Police: Mesa teen says he killed dad over Internet banby Jim Walsh on Mar. 06, 2008, under Local, Special
A 15-year-old boy told Mesa police he shot his father in the back of the head last month because he wouldn’t let the teenager use the Internet, saying My Space was his outlet.
When Hughstan Schlicker heard officers talking about the investigation, he responded, “Dad came home, I shot him in the head, what investigation?” according to a Mesa police report released Wednesday.
Almost laughing, the teen told police, “along with murder, can you put me down for truancy, I ditched today,” the report said. “Can we clean up this before my mom gets home, I don’t want her to come home and see my dad dead.”
Later, he told detectives he was angry with his father but couldn’t remember the reason. “But I was mad at him very much and I wish I could take everything back; I wish this was a bad dream but it’s not.”
Hughstan said during an interview with a homicide detective that he considered committing suicide in front of his father after finding a shotgun and ammunition in the garage of their home, but decided to murder his father instead and then commit suicide.
Hughstan apparently surprised his father, Ted Schlicker, who was standing in the kitchen when the boy approached him from behind, aimed the gun and pulled the trigger as the family dog brushed against the teen’s leg, the report said.
Police arrested Hughstan after the slaying in the 100 block of South 56th St., at the Pueblo Seco Condominiums, and accused him of first-degree murder. Ted Schlicker, 49, was found on the floor with his pistol still holstered on his hip.
After the slaying, “the defendant first called his friend and told her what he had done. He told her he was going to kill himself but she told him not to. She convinced him to call the police and deal with the situation,” the report said.
An officer guarding the homicide scene was approached later that afternoon by Treva and Clayton Crull, who told him that their son was Hughstan’s best friend. They told the officer that when they came home from work, they discovered a message on their answering machine from Hughstan saying “he would not see them for a long time because he just killed his father. They said at first they thought it was a joke, but they tried to call Hughstan back several times, but they got no answer,” the report said.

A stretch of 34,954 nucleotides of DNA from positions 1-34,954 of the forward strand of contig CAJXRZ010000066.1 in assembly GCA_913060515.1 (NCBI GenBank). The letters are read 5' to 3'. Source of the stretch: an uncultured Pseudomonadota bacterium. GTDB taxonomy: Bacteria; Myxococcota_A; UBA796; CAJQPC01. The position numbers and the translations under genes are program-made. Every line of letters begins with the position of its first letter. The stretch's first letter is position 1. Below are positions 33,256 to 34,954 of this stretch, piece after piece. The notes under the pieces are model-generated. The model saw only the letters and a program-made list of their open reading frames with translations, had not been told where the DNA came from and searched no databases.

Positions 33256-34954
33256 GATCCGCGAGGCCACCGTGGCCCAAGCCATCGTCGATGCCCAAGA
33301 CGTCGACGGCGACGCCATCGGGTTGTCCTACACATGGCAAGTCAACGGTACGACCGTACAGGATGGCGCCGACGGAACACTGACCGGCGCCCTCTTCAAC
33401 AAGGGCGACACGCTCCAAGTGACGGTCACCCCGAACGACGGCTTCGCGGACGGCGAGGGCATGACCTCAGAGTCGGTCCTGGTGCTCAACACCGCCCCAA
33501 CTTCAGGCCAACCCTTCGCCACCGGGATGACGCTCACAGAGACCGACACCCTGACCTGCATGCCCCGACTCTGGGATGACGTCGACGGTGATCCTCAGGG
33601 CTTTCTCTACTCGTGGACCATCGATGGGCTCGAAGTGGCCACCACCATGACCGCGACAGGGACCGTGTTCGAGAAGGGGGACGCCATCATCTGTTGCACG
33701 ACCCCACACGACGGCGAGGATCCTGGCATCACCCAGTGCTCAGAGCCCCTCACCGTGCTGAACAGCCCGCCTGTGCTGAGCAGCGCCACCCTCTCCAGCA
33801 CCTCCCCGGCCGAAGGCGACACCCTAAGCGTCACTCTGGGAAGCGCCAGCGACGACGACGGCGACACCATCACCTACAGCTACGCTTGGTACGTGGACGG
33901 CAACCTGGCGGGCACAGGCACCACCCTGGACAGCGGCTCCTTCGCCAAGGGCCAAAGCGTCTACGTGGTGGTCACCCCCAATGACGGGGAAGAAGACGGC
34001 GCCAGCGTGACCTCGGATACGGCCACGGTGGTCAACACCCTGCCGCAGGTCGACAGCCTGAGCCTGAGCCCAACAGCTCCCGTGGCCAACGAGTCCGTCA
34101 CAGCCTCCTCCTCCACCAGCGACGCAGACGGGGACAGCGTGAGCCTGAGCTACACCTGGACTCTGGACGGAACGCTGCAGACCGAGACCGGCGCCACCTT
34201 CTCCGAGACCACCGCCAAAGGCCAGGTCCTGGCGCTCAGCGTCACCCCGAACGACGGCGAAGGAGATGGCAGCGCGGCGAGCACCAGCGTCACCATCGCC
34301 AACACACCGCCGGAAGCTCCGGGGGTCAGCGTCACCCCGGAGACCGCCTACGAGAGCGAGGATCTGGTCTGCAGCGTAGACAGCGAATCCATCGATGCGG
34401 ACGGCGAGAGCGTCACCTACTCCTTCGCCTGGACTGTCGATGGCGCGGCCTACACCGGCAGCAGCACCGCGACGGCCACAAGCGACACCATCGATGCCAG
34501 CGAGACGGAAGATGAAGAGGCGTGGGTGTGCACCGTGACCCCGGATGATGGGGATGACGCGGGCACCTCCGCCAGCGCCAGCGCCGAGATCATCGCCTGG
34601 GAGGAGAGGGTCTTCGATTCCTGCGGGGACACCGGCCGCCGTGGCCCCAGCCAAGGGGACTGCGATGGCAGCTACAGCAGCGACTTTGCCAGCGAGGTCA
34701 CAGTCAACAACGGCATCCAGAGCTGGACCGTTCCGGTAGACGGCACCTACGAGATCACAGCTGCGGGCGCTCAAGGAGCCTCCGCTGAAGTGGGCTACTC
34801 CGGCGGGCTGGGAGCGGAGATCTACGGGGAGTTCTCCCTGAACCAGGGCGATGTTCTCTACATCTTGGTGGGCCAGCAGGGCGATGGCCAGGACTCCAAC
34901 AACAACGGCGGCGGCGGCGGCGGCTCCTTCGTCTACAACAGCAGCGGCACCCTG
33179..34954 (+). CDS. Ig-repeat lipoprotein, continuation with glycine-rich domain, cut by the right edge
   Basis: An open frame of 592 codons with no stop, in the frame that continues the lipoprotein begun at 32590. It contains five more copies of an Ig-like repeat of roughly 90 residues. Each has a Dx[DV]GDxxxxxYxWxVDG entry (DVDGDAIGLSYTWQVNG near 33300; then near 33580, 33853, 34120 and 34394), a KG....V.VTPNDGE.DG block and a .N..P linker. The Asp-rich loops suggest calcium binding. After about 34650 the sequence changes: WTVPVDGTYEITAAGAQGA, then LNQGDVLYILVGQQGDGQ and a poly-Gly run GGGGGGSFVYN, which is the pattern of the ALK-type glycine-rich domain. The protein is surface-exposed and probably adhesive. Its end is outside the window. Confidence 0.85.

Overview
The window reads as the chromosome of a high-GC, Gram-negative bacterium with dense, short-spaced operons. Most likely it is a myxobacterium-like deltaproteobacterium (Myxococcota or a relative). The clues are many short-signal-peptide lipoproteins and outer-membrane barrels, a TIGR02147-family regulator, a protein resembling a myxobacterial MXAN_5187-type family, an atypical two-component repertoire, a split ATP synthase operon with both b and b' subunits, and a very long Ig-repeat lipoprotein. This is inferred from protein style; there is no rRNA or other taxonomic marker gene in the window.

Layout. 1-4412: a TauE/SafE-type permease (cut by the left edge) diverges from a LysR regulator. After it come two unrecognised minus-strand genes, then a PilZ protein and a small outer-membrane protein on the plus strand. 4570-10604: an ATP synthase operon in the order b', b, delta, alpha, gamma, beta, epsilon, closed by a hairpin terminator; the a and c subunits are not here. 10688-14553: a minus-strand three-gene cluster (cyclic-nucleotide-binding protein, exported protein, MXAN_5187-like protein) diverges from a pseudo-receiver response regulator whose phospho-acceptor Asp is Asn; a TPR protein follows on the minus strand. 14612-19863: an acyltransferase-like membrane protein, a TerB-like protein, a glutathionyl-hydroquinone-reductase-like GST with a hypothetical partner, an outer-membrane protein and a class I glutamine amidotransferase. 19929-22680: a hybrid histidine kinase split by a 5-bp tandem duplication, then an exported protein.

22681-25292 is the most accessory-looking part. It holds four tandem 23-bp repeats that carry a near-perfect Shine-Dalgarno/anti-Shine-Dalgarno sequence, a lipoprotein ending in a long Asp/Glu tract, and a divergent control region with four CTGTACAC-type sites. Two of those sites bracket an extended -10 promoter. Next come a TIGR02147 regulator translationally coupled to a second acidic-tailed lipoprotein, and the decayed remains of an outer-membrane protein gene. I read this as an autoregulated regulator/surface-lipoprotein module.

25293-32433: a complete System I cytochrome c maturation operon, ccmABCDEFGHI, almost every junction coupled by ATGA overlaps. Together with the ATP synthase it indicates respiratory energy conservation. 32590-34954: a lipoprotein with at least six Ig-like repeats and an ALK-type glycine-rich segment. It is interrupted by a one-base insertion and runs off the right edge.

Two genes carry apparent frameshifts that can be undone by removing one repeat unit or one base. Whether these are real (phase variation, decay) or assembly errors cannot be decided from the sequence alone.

In a subsequent interview with detectives, Treva Crull said she “thought very highly of Hughstan and said he was a polite boy.” She said her son and Hughstan often spent the night at each other’s house. The boys met when they were in third grade.
Treva Crull said her son told her that Hughstan wasn’t at Brimhall Junior High School that day, where they went to school together, but that Hughstan had missed class before and it wasn’t unusual.
Hughstan told police that he called in sick to school that day, faking his father’s voice, and spent the day lounging around the house.
The Crull’s son also told police that Ted Schlicker always carried a handgun, but she never saw him take it out of the holster. The boy also said he never saw Hughstan handle a gun and never “expressed any curiosity with the many guns in the home,” the report said.
Police seized numerous guns from the home during the investigation, according to the report.
Hughstan told detectives that he used the Internet to communicate with his friends, and that two of his friends helped him when he tried to commit suicide a couple of weeks earlier. The report had no details.
Since his father took the Internet away, Hughstan said he was “just so depressed all the time,” the report said.
When his father came home, Hughstan said he pointed the 12-gauge shotgun at his father “and I was getting ready to pull the trigger” when his dog walked by and brushed his leg. He said he glanced down at the dog and squeezed the trigger, the report said.
“I know it’s not an accident I did intentionally kill,” he told police.
The transcribed tape Hughston’s interview with detectives shows his mother entered the room at some point and began participating.
“I know, I know it happened, we have to get passed this, it’s not going to change anything between you and me,” Judy Schlicker said. “You’re still my son and I love you no matter what OK? I’ll be there whenever you need me.”
Judy Schlicker then started crying. When she asked Hughstan why he shot his father, he said, “I didn’t really mean to. I was just planning to scare him.”
Hughstan then contradicted what he had told detectives earlier, telling his mother that he accidentally squeezed the trigger and shot his father.